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Report on Chikurachki (Russia) — March 2008


Bulletin of the Global Volcanism Network, vol. 33, no. 3 (March 2008)
Managing Editor: Richard Wunderman.

Chikurachki (Russia) New eruption with significant ash plumes began in mid-August 2007

Please cite this report as:

Global Volcanism Program, 2008. Report on Chikurachki (Russia) (Wunderman, R., ed.). Bulletin of the Global Volcanism Network, 33:3. Smithsonian Institution. https://doi.org/10.5479/si.GVP.BGVN200803-290360



50.324°N, 155.461°E; summit elev. 1781 m

All times are local (unless otherwise noted)

Olga Girina of the Kamchatka Volcanic Eruptions Response Team (KVERT) reported no eruptive activity at Chikurachki volcano [activity that began 4 March 2007 (BGVN 32:05)] after about 18 April 2007. The following report was based primarily on information found on the KVERT website. Chikurachki is not monitored with seismic instruments, but KVERT has satellite monitoring and receives occasional reports of visual observations (figure 5).

Figure (see Caption) Figure 5. Ash plume extending to the ESE from Chikurachki on 8 September 2007. Photo by L. Kotenko, supported by JSPS (Japan Society for the Promotion of Science); courtesy of KVERT Current Activity of Chikurachki website.

According to observations, no eruptive activity was noted on 12 and 14 August. However, visual information from Podgorny (20 km SSE) indicated that an eruption began on 18 August 2007 at 2200 UTC. Ashfall was noted in Podgorny at that time and on 19-20 August, and satellite data showed an ash plume extending about 120 km SE (figure 6). An ash plume extending about 100 km SE at an altitude of 5 km was observed by pilots on 20 August 20 at 0140 UTC. An ash plume extending about 160 km to the NNE at an altitude of 3 km and ashfall on Alaid volcano were noted by volcanologists on 21 August. Table 2 lists observations, when available, of the ash plume during this eruption.

Figure (see Caption) Figure 6. Plume from Chikurachki taken 19 August 2007 by the Moderate Resolution Imaging Spectroradiometer (MODIS) flying on NASA's Aqua satellite. Besides Chikurachki, whose plume blows SE over the ocean, the image captures the summits of neighboring volcanos Atlasova Island and Fuss Peak above the cloud cover. Courtesy of NASA Earth Observatory.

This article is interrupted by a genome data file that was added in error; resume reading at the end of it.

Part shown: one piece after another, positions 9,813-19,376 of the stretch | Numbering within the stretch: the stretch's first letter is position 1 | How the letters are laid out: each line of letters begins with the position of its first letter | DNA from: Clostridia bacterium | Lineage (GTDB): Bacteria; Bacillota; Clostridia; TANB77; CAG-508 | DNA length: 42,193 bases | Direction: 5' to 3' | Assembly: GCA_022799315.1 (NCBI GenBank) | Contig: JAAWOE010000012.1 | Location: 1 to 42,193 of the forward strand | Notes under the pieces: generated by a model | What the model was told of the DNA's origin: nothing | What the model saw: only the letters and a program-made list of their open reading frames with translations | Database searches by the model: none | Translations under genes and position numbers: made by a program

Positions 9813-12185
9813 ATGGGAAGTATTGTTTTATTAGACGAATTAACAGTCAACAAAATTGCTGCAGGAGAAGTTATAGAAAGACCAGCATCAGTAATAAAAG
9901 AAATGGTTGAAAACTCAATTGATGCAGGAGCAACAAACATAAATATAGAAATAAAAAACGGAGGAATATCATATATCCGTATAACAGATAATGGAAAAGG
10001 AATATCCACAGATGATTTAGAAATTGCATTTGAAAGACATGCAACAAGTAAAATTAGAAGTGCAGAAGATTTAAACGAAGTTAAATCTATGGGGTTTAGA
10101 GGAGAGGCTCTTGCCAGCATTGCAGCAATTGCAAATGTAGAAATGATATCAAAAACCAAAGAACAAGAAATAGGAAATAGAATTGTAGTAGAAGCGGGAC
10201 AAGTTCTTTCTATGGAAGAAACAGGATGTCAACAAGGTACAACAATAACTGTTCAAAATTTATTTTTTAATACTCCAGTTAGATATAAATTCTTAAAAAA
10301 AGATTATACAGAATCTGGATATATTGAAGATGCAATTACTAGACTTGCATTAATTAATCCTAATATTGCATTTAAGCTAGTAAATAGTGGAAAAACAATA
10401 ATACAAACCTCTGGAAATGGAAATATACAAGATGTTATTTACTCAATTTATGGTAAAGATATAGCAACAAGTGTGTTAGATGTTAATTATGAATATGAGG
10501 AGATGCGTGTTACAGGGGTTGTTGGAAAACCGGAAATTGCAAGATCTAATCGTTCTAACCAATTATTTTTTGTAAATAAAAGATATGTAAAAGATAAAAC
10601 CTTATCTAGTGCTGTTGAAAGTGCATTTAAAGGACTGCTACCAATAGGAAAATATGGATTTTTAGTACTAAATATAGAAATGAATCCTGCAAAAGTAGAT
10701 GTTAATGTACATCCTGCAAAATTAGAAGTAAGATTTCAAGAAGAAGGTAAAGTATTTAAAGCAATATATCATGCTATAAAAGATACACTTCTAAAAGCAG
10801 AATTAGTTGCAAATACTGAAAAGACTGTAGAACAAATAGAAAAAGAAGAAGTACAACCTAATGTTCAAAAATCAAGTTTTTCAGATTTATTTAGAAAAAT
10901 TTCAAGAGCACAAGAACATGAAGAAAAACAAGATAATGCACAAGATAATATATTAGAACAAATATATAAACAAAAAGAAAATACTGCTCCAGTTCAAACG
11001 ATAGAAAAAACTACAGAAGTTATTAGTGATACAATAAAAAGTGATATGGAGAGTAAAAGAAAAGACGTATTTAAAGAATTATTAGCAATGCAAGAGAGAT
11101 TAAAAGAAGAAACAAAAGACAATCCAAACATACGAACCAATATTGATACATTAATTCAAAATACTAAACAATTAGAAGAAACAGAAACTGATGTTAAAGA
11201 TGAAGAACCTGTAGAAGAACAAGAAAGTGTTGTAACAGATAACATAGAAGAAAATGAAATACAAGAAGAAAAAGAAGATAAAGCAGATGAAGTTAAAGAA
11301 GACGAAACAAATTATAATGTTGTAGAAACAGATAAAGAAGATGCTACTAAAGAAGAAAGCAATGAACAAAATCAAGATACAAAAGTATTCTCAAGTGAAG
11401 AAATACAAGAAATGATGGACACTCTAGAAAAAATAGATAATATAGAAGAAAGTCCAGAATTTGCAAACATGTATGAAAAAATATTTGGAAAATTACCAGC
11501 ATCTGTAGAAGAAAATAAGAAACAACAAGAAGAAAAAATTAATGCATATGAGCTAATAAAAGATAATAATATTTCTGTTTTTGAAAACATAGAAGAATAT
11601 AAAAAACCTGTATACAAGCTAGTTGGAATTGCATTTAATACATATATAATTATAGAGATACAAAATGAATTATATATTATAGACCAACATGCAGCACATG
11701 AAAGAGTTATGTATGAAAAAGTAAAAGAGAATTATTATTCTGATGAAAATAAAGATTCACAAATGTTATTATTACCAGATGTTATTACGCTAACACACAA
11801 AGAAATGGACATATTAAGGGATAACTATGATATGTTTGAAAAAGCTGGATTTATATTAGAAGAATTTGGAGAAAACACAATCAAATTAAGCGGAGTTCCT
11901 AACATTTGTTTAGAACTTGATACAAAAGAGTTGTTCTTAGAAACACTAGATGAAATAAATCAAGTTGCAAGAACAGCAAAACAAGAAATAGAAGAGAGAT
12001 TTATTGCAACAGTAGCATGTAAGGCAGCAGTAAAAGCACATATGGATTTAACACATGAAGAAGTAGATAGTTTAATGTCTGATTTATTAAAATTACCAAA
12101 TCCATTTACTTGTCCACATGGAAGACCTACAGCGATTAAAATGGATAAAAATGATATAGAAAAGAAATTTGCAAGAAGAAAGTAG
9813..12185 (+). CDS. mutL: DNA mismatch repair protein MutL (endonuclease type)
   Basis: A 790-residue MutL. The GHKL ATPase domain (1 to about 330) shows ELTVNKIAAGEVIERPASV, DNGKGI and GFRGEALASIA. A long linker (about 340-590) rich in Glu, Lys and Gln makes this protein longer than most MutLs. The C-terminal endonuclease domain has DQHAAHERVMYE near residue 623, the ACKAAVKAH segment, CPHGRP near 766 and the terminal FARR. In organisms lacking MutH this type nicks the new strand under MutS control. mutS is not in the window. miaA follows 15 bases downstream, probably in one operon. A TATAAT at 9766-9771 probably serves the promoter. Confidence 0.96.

Table 2. Ash plume observations for the eruption of Chikurachki beginning 18 August 2007. Clouds obscured the volcano on most days not noted. Courtesy of KVERT.

Date Plume altitude Plume distance/direction Type of observation
18 Aug 2007 -- -- Visual
19-20 Aug 2007 2.4 km 120 km SE Satellite
20 Aug 2007 5 km 100 km SE Visual
21 Aug 2007 4-5 km 160 km NE Visual, Satellite
21-26 Aug 2007 1 km -- Visual
28-30 Aug 2007 ~3 km 150-300 km NE Satellite
31 Aug, 01 Sep 2007 ~3 km 30-160 km NE Satellite
03 Sep 2007 -- S, SE Satellite
~06 Sep 2007 3.2 km -- Visual
07 Sep 2007 -- more than 80 km SE Satellite
08 and 11 Sep 2007 2.3 km ESE Visual, Satellite (figure 5)
18-19 Sep 2007 -- more than 110 km Satellite (figure 6)
19-20 Sep 2007 -- more than 250 km E Visual
21 Sep 2007 -- more than 75 km ESE Satellite
04 Oct 2007 -- more than 100 m ESE Satellite
07 and 10 Oct 2007 -- more than 50 km NE Satellite
17-18 Oct 2007 -- more than 180 km NE Satellite
20 Oct 2007 -- more than 50 km NW Satellite

The eruption continued through at least 25 October 2007, and perhaps through 8 November. Clouds obscured the volcano on many days, making estimates of the continuity of this eruption and its ending date difficult. KVERT has reported no later plumes observed over Chikurachki to mid-April 2008. No thermal anomalies were measured by the MODIS satellites during 2007 or 2008 to 20 April.

Geological Summary. Chikurachki, the highest volcano on Paramushir Island in the northern Kuriles, is a relatively small cone constructed on a high Pleistocene edifice. Oxidized basaltic-to-andesitic scoria deposits covering the upper part of the young cone give it a distinctive red color. Frequent basaltic Plinian eruptions have occurred during the Holocene. Lava flows have reached the sea and formed capes on the NW coast; several young lava flows are also present on the E flank beneath a scoria deposit. The Tatarinov group of six volcanic centers is located immediately to the south, and the Lomonosov cinder cone group, the source of an early Holocene lava flow that reached the saddle between it and Fuss Peak to the west, lies at the southern end of the N-S-trending Chikurachki-Tatarinov complex. In contrast to the frequently active Chikurachki, the Tatarinov centers are extensively modified by erosion and have a more complex structure. Tephrochronology gives evidence of an eruption around 1690 CE from Tatarinov, although its southern cone contains a sulfur-encrusted crater with fumaroles that were active along the margin of a crater lake until 1959.

Information Contacts: Olga Girina, Kamchatka Volcanic Eruptions Response Team (KVERT), a cooperative program of the Institute of Volcanic Geology and Geochemistry, Far East Division, Russian Academy of Sciences, Piip Ave. 9, Petropavlovsk-Kamchatsky, 683006, Russia, the Kamchatka Experimental and Methodical Seismological Department (KEMSD), GS RAS (Russia), and the Alaska Volcano Observatory (USA) (URL: http://www.kscnet.ru/ivs/kvert/updates.shtml); Alaska Volcano Observatory (AVO), a cooperative program of the U.S. Geological Survey, 4200 University Drive, Anchorage, AK 99508-4667, USA (URL: http://www.avo.alaska.edu/), the Geophysical Institute, University of Alaska, PO Box 757320, Fairbanks, AK 99775-7320, USA, and the Alaska Division of Geological and Geophysical Surveys, 794 University Ave., Suite 200, Fairbanks, AK 99709, USA; NASA Earth Observatory Natural Hazards (URL: http://earthobservatory.nasa.gov/NaturalHazards/); KVERT Current Activity of Chikurachki (URL: http://www.kscnet.ru/ivs/kvert/current/chkr/).